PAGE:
It is interesting that just after I finish mentioning Pringles of Scotland as one of the 10 design firms sited in my post “British Fashion…’tis the season“, I came across an article about the company.
December 2011 Vogue article on reinventing the Scottish company Pringle
In the December 2011 issue of Vogue (American) there was an interesting story in the “View” section about the traditional Scottish sweater company reinventing itself to stay abreast of modern fashion, while still being true to its core identity. It started me thinking of how many times over the years I needed to reboot my life or work or art to keep it fresh and exciting without losing what was “me” about it.
Now, I can definitely be a creature of habit. But, I also get bored if I let things stay static for too long. It was with that in mind that My Beloved Brit and I sold our house and I sold my business in Washington, DC and we picked up everything and moved to the Caribbean for 8 years not knowing anyone there or having a clue as to how it would work out (it worked out great).
"White Cottage" the house we built with our own bare hands and a small crew on the caribbean island of St. John
And of course for many years I had my design business which I found I had to periodically tweak or twist in order to keep things current. But the core values and style of the company remained the same.
My art is like that. I know artists who find a style and subject they are very comfortable with and keep it for ages. Part of me envies that. But I could never do it. I tend to work on a series for at least a year or two and then start looking for a new viewpoint or subject or technique or color palette. New horizons.
For example, when we first moved back to the states returning from the islands, I had the luxury of spending a year exploring a new direction of painting. That is when the wave series began. I had realized that all over the world (and we were always searching out the sea no matter where we travelled) the waves were in many ways universal.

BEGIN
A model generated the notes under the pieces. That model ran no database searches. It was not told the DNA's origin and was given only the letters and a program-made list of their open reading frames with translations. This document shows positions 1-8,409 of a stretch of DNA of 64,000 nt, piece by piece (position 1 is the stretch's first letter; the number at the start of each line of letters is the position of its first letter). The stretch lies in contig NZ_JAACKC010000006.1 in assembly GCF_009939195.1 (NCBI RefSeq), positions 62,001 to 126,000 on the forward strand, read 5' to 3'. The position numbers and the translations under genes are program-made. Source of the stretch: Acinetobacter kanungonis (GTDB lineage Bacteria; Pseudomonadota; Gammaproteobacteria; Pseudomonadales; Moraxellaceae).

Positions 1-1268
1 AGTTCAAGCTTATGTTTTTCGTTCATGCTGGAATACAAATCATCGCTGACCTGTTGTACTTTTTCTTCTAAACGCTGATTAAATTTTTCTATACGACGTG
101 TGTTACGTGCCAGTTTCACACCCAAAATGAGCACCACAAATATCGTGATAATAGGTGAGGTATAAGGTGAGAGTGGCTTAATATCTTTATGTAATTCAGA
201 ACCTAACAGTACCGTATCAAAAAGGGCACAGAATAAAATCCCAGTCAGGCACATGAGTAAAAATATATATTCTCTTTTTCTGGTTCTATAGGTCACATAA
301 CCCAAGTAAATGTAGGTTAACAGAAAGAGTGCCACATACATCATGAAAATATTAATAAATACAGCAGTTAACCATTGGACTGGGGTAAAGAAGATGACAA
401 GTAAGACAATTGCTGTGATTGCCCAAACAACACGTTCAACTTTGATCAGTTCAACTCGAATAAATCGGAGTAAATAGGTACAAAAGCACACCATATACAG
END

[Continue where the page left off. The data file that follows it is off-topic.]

Waves in the Caribbean near "White Cottage"
Of course there were always endless variations, yet there was so much common ground…
Portuguese waves. photo by me
…but I was wondering how much the appearance and feel would depend on the waves geographical location. It became a game. We spent a few weeks searching the western most coast of Europe looking for the edge of earth closest to the Americas. Would a wave on the extreme east of the Atlantic be similar to the waves on the extreme west coast? Someone told us the most western coast was in Spain, so off we went to look for waves.
After a stop for a few incredible days in Santiago de Compostela, Spain (a UNESCO world heritage site and the pilgramage destination featured in the current movie “The Way”), we set off with our Michelin Tourist and Motoring Atlas to find Cabo Fisterra, a small point of land jutting out into the sea.
Cabo Fisterra, Spain, the end of the earth
It was amazing. After driving through tiny villages with mussel farms in the bays (they look like rows of swimming floats) we found what we were looking for. The monument wasn’t totally impressive…
The lighthouse at Cabo Fisterra
…but how were the waves? Spectacular and strange – different from anything I had ever quite seen before.